As many producer’s introduced more and more SUV’s and Crossover’s into the mart’s, it’s becoming increasingly hard for them to stand out. Some companies have attempted bold, polarizing exteriors, while others have dropped entries into previously unpopulated segments such as SUV “coupes” and the like, and many hope to attract buyers (like XC90) with advanced propulsion and technology solutions.The Swedes simply executed a traditional blueprint to its fullest potential.The XC90 stunned onlookers when it debuted in 2014 and introduced the world to Volvo’s new design language and upscale interior standards (although the vehicle didn’t go on sale until a year later). It’s still georgeous and now is available with three different powertrains, including a plug-in hybrid, all of which are based on the same Drive-E four-cylinder engine. T5 models are set up with a 250-hp turbocharged inline-four; the T5 comes standard with front-wheel drive, and all-wheel drive is a $2200 option. The all wheel drive vehicle T6 models upgrade to a turbocharged and supercharged, 316-hp version of the four-cylinder. T8 models add electric power to the twincharged engine, creating an all wheel drive, 400-hp plug-in hybrid. Each variant is paired with an eight-speed automatic transmission. All XC90s add up stock with seating for up to 7 people, with one outlier—the T8 can be ordered as a model called the XC90 Excellence, with two rows and four individual seats for a luxe-limo experience.
After introducing the T8 plug-in to the XC90 lineup shortly after the model’s launch, Volvo already is improving its hybrid with a higher-capacity battery pack for 2018. In lieu of the old 9.2-kWh pack is a 10.4-kWh unit that enables an EPA-rated 19 miles of electric range, five more than before. With the revamped XC60 now in the mix, Volvo also decided that the two-row XC90 was redundant (aside from the Excellence) and made the third row standard. Mayhap more important, At last Volvo made Apple CarPlay and Android Auto standard across the range for 2018. Volvo’s Sensus infotainment system, which controls everything on a standard 9.0-inch vertically oriented touchscreen, has beautiful graphics but can be confusingly complex and sometimes cumbersome to use. Once familiarized with the sequencing, it’s fairly simple, yet some functions are simply buried too deep in the cascading menus for convenient use while in motion. The XC90 now comes standard with more safety technology as well, including Volvo’s Pilot Assist semi-autonomous driving technology with adaptive cruise control and blind-spot monitoring. On the far side that, some of the snip and pick packages have been shuffled; for instance, the Convenience package has added a 360-degree camera view, while the Luxury package now includes heated rear seats. Maple Brown, Denim Blue, and Pine Grey exterior paint colors replace Twilight Bronze, Magic Blue, and Savile Grey.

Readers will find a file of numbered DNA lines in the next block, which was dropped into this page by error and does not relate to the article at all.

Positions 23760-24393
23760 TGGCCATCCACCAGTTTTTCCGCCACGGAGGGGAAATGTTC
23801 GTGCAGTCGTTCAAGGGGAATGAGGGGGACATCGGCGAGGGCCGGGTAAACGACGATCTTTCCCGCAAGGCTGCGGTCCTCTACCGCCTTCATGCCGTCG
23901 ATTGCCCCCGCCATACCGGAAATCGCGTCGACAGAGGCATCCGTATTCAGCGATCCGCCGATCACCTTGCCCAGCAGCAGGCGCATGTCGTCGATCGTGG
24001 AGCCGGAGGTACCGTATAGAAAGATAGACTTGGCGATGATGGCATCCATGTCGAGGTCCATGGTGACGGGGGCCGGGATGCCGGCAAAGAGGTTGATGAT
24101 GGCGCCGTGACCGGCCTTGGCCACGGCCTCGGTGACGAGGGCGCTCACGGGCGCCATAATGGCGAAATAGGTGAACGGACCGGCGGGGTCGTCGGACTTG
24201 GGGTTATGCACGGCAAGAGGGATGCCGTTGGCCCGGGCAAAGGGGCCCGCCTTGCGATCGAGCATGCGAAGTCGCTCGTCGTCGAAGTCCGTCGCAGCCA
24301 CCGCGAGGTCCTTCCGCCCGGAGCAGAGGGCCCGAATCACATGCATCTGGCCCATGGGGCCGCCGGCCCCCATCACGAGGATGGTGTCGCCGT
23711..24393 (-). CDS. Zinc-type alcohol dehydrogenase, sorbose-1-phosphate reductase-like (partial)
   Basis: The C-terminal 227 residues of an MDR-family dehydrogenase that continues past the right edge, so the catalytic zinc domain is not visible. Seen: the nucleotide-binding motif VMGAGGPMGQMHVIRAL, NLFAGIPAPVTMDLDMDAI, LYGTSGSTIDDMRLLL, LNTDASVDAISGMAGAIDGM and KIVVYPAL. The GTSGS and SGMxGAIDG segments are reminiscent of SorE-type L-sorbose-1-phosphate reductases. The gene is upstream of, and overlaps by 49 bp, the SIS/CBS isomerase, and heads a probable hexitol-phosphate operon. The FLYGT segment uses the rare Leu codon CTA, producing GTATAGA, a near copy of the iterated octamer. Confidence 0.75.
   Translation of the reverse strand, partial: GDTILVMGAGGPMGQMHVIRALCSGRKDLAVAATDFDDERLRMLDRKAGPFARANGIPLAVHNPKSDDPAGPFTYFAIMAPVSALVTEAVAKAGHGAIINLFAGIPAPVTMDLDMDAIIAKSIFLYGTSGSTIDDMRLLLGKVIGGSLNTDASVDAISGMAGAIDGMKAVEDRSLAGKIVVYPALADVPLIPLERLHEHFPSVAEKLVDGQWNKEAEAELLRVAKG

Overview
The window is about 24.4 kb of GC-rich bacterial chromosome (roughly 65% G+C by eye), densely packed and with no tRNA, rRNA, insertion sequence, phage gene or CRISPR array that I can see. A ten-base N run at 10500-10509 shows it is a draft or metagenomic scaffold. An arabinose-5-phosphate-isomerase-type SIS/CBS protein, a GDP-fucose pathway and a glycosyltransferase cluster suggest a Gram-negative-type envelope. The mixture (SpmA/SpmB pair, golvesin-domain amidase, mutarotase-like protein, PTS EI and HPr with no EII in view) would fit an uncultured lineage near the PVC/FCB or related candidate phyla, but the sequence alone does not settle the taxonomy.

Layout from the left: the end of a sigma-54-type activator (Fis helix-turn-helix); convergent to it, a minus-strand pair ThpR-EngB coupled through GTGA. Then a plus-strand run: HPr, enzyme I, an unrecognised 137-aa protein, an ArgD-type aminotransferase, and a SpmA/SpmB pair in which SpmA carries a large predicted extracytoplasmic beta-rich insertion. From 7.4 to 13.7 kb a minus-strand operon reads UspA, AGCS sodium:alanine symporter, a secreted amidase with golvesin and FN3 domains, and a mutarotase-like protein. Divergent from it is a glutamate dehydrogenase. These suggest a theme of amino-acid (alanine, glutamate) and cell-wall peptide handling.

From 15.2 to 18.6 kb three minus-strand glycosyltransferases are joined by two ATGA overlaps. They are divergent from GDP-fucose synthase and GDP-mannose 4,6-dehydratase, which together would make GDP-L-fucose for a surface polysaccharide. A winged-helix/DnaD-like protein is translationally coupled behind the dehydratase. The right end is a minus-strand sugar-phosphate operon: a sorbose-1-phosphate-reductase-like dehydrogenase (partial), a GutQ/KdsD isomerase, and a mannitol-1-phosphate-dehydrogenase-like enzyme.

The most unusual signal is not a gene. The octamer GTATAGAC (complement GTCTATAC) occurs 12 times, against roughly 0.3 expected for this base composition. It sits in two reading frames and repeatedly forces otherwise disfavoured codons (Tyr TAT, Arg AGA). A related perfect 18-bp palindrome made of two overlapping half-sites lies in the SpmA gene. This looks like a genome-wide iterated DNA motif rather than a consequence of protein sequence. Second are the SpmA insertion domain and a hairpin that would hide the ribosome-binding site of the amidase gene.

What We Like:
Although the start up models aren’t as therapeutically luxurious as the upper trim level XC90s, the interior in the all-wheel-drive T6 we drove for this review was the type of premium that you want to cozy up to and rub your face on, like a cashmere sweater. The clean and simple dash design allows for elegant lines and layering, and everything is pleasant to the touch. The open-grain wood is something that could be found in a nature center, the dials and buttons provide satisfying clicks and are outlined with upscale knurling, and the buttery leather seats make sitting in traffic a scene of relaxation, not frustration. Those trying to impress the in-laws without looking like they’re trying too hard should take notice. Part of the experience comes from the feeling of an open cabin, and interior space is another area where the XC90 excels. It is shorter and narrower than roughly in its segment but stays competitive when it comes to second- and third-row legroom. The XC90’s tall profile ensures plenty of headroom, the glass area is large and provides good sightlines, and the third row is one of the best of any mid-size SUV.
What We Don’t Like:
We understand why Volvo equips the XC90 with nothing but variations of a four-cylinder engine-regulatory fuel-economy requirements are growing ever stiffer worldwide—but that doesn’t mean we necessarily enjoy it. Off the line, the XC90 plurality a decline a punch, with the quickest non hybrid example that we’ve tested sprinting to 60 mph in 6.0 seconds. But that time still is slower than those of many competitors with V-6 engines, and the XC90 lacks passing power at its top end. (The last XC90 T8 PHEV we tested did zero to 60 in 5.3 seconds.) The eight-speed automatic does its best to keep revs low with quick and smooth upshifts, but the engine noticeably gasps to keep up, emitting an unpleasant and unrefined battle cry.
A stylish way to carry a crowd, without major sacrifices.